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FIFA confirms 'One Love' armband Women's World Cup ban after controversy at men's Qatar tournament

England Women will not be able to wear One Love armbands during Women's World Cup after FIFA confirmed the ban laid down during men's Qatar tournament last year remains; Lionesses had planned to wear armband but will be able to choose from one of eight FIFA-sanctioned alternatives

England have worn the One Love captain's armband ahead of the World Cup - but will be banned from donning it in Australia and New Zealand in July
Image: England have worn the One Love captain's armband ahead of the World Cup - but will be banned from donning it in Australia and New Zealand in July

FIFA has announced eight 'Unite' messages players will be able to support during the Women's World Cup - but the ban on the 'One Love' armband will remain in place.

The armband was a source of controversy during the men's World Cup in Qatar last year, when England and six other competing nations announced their plans to wear it during the tournament, only to back down over the threat of sanctions on players from FIFA.

World football's governing body has re-iterated its stance ahead of July's Women's World Cup, while offering up eight alternatives sanctioned by the organisation - but none including any mention of LGBTQ+ rights.

Players and teams will be allowed to promote social causes of their choosing at their respective training bases as well as before and after games, but on-pitch messages will be penalised if they do not sit within the FIFA regulations.

The colours of FIFA's 'unite for inclusion' band are not those of the rainbow or LGBT pride flag, instead, they symbolise race and heritage (red/black/green) and all gender identities and sexual orientations (pink/yellow/blue).

The choices for the colour combinations were inspired by the Pan-African flag and the pansexual flag respectively.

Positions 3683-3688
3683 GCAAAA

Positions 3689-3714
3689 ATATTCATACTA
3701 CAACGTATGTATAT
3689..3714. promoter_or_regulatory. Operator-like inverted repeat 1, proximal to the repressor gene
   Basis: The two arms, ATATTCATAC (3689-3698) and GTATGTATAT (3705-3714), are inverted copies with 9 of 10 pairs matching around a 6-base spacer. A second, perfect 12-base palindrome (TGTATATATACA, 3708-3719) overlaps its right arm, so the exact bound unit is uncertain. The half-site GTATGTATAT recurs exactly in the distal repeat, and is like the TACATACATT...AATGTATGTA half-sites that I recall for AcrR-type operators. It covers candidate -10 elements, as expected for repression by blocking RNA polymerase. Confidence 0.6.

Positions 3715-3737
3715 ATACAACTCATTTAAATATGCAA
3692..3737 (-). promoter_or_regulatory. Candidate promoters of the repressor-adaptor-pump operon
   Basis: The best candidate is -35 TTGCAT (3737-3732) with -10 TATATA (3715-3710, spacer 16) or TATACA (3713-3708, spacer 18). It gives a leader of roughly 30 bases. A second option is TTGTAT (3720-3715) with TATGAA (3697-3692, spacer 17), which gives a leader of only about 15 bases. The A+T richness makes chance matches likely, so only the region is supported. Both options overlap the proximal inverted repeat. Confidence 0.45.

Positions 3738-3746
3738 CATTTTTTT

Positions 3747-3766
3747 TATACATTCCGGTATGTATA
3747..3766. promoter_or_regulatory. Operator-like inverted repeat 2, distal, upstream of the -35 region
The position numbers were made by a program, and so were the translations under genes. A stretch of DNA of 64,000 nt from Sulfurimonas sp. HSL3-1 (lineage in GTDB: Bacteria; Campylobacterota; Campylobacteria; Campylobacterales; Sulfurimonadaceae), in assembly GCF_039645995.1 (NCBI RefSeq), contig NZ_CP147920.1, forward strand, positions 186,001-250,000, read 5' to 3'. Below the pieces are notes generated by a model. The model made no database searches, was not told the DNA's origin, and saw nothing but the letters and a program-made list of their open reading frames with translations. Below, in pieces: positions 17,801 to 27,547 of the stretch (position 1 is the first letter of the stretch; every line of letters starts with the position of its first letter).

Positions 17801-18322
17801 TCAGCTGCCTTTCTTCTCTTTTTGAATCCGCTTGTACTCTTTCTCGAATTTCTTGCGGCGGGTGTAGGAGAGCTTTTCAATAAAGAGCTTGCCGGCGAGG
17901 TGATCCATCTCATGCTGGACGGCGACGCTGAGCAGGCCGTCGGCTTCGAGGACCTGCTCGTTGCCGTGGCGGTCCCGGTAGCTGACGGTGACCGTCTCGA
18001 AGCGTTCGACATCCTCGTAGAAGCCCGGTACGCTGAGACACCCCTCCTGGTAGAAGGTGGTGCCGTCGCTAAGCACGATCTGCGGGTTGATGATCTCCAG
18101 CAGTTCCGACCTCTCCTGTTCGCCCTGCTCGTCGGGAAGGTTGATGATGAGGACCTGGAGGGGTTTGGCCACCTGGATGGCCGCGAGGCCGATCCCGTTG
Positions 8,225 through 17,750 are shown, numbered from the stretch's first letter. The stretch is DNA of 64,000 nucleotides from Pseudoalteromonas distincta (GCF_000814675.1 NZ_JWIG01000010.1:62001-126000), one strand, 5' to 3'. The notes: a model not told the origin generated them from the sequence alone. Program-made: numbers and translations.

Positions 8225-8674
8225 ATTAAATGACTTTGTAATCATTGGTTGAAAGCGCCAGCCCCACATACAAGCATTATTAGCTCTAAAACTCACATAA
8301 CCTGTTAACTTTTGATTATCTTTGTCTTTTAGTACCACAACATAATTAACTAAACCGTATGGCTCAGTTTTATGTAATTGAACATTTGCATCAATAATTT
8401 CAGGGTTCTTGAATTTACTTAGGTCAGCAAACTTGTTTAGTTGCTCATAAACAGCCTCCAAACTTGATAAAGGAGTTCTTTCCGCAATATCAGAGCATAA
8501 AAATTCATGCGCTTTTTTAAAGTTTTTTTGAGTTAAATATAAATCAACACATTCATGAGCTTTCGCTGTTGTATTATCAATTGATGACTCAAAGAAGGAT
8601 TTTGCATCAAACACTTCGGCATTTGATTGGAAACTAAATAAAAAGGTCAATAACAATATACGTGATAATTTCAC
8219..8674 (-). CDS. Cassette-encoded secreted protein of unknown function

FIFA president Gianni Infantino said: "Football unites the world and our global events, such as the FIFA Women's World Cup, have a unique power to bring people together and provide joy, excitement and passion.

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"But football does even more than that - it can shine the spotlight on very important causes in our society. After some very open talks with stakeholders, including member associations and players, we have decided to highlight a series of social causes - from inclusion to gender equality, from peace to ending hunger, from education to tackling domestic violence - during all 64 matches at the FIFA Women's World Cup."

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England Women's head coach Sarina Wiegman says she is 'satisfied' with the preparations the Lionesses have made for the 2023 Women's World Cup in Australia and New Zealand in August

Responding to FIFA's announcement, the FA said in a statement: "We know FIFA engaged with federations and players from around the world on the armbands to be worn at the FIFA Women's World Cup. The next step is for our players to decide which of the options they will choose to wear."

England midfielder Georgia Stanway, speaking ahead of the announcement, told reporters the Lionesses had wanted to sport the 'One Love' armband in Australia - and that they stood by its sentiment regardless of FIFA's decision.

"I think no matter what the outcome is, whether it goes our way or not, we know that we still stand for exactly the same thing," she said.

"If we can or we can't wear the armband we know that we wanted to and we'll stand by the fact that we wanted to. Whatever the outcome is we'll still stand by whatever we believed in and whatever we wanted to be the resolution."

England boss Sarina Wiegman was also asked about the Lionesses' plans for a resolution, and added: "I think there'll be a solution, I know there have been conversations. I think and hope we'll hear very soon what it will be like but I'm very positive that there will come a solution that will fit us."

Analysis: Absence of official backing for pro-LGBTQ+ stance is glaring

Sky Sports News' Anton Toloui:

"If you look at the causes that are going to be promoted by FIFA at this tournament - they have teamed up with the United Nations and World Health Organisation and are looking to push things like inclusivity, ending hunger and education for all.

"But one thing that is crucially missing is there is no official backing of a pro-LGBTQ+ stance. That is absolutely fascinating when you've got a tournament being played by a large proportion of players who are part of the LGBTQ+ community.

"Lots of people will be disappointed that this is not specifically set out in what FIFA are saying. It's an issue which is going to anger some players, as is the freedom for players to choose how they represent a cause which means so much to them."

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